Fiddler on the Roof

Barlett Sher, director

2016 Broadway revival National Tour

Academy of Music, Philadelphia

Fiddler on the Roof

Fiddler on the Roof


Director Barlett Sher’s 2016 Broadway revival of Fiddler on the Roof embarked on a National tour with opening weeks Syracuse, then for a week’s run at the Academy of Music in Philadelphia.  Jerome Robbins’ 1964 original production was a sensation and this major revival, under Sher’s direction proves Fiddler has lost none of its luster, starting with its powerhouse score by composer Sheldon Harnick and lyricist Jerry Bock is not only vintage musical classic, but all the richer now, with the new orchestrations by Ted Sperling. and a vibrant 10 piece orchestra led by musical director/conductor Michael Uselmann.

Fiddler is based on stories by Sholem Aleichem about the peasants in Anatevka, a Russian shtetl circa 1905 where life was as perilous as a fiddler on the roof. Tyeve, the dairyman, and his Golde are struggling to raise their five daughters , a poor Jewish family keeping the traditions of their faith and culture in a quickly changing world, with revolution in the air and the czar’s dragoons brutalize the Russian Jews.

The original production was criticized for sanitizing many of the brutal realities that Aleichem describes, but Sher’s production in subtle ways gives it a harsher, more realistic edge, especially visually, that resonates.

Meanwhile, it is a musical to behold right from the start with the thrilling prologue number ‘Tradition.’ A showstopper made so iconic by Zero Mostel that it was hard to imagine anyone else but singing it, but the part of Tevye, is such a theatrically big role- full of pathos, humor, musicality that seasoned actors can put their stamp on it.

Fiddler on the Roof

Yehezkel Lazarov stars as Tevye in the Barlett Sher’s National tour of the 2016 B’way revival of Fiddler on the Roof

There have been many great Tevyes- Topol, Hershel Bernardi (who I saw on Broadway in 1967), Theodore Bickel, just to name a few and Sher has cast Israeli film and stage star Yehezkel Lazarov who can definitely be added to that list, delivering an altogether powerhouse vocal and soulful performance.  Maite Uzal’s makes the most of a mostly one note role as Golde,  especially ‘Do You Love Me’ her touching duet with Tevye.  Golde is one of the sketchier aspects of Fiddler’s book by Joseph Stein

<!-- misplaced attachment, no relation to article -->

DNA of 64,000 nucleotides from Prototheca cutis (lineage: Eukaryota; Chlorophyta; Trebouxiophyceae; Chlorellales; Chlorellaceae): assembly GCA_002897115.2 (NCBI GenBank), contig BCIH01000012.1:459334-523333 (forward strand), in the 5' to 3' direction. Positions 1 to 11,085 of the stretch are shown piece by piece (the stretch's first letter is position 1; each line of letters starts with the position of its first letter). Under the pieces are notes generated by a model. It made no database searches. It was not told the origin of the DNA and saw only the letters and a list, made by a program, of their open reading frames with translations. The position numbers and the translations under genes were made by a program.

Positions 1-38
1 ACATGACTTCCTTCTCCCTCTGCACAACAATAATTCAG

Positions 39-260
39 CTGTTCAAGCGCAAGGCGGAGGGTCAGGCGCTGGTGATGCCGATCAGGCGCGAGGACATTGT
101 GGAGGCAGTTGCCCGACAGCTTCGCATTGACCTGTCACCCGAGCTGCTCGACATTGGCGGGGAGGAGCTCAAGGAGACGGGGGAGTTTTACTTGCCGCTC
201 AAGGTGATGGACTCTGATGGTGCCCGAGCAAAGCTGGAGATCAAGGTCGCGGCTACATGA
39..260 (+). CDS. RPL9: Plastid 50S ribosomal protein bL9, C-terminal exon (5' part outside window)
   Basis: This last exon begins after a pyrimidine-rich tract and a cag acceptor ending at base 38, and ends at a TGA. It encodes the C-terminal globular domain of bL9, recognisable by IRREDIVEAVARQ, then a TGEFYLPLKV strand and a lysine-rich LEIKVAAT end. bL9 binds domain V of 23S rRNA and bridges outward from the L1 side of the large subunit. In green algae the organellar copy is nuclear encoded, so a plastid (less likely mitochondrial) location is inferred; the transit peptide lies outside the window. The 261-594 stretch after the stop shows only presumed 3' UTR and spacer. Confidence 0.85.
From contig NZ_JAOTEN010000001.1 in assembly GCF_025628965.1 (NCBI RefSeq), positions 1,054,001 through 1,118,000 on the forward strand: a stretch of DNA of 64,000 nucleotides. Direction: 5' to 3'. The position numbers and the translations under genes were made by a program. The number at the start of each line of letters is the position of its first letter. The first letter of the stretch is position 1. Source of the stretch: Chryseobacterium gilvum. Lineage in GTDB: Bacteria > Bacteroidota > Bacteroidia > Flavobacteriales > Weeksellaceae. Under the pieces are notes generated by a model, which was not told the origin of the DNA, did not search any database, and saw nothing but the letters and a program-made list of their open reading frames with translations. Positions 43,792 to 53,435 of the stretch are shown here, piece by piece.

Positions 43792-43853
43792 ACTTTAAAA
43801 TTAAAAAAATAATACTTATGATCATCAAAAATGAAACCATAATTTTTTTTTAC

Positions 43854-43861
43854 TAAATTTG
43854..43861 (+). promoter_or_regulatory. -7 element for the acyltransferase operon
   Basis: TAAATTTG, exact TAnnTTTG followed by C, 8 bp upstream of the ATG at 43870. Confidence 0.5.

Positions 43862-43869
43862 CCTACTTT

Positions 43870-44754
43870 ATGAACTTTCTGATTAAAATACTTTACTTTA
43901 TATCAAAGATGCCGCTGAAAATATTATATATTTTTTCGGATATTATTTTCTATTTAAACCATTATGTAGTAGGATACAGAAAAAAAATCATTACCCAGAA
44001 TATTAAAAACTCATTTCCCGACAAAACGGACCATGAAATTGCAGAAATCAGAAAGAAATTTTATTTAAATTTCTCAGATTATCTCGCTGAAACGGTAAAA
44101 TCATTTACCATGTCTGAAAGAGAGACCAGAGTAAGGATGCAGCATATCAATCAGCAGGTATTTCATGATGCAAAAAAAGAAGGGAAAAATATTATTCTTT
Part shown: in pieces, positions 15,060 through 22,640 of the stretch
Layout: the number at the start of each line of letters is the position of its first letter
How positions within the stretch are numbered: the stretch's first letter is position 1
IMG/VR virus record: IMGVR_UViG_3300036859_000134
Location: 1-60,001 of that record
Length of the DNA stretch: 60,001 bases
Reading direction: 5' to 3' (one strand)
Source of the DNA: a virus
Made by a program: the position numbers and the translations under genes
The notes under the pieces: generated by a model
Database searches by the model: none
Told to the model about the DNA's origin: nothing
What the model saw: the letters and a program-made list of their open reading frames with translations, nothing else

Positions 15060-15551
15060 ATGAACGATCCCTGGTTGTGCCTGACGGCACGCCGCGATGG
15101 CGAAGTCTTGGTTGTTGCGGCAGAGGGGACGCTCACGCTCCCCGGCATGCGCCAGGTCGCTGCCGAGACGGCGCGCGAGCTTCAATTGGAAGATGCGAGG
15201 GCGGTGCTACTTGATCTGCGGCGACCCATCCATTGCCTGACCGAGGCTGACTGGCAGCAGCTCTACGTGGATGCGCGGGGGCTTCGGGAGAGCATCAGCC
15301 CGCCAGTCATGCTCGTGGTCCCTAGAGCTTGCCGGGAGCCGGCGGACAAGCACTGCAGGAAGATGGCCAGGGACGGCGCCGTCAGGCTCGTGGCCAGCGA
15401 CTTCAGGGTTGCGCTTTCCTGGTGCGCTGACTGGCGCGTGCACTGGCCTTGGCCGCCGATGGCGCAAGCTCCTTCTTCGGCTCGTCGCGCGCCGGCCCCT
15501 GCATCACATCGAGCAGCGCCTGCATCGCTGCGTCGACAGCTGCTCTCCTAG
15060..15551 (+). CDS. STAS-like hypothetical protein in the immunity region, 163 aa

Of course one of the other star of Fiddler is the celebrated choreography by Robbins, also in a class by itself in its spirited documentation of traditional Hasidic dance and Russian folkloric dance, with new variations by Israeli choreographer Hofesh Shechter giving it even more refinement and cultural depth.  The show’s dance cast in top form throughout.

Tevye and Golde are raising their five daughters in a time of political upheaval in Russia. But Tevye has other things on his mind. Golde and Yente, the town matchmaker have arranged for their oldest daughter Tzeitel to be married off to Lazar Wolf, the old town butcher, who Tevye’s foe. But Golde makes them meet and Tevye consents to the marriage. The set up for a scene for both men to get drunk and the rousing number “To Life” the mens’ dance is fueled to a frenzy after a few drinks and met with the outsiders from the city who fly into acrobat Cossack flips, spins, ground kick outs. The two groups mix into one wild dance bacchanal.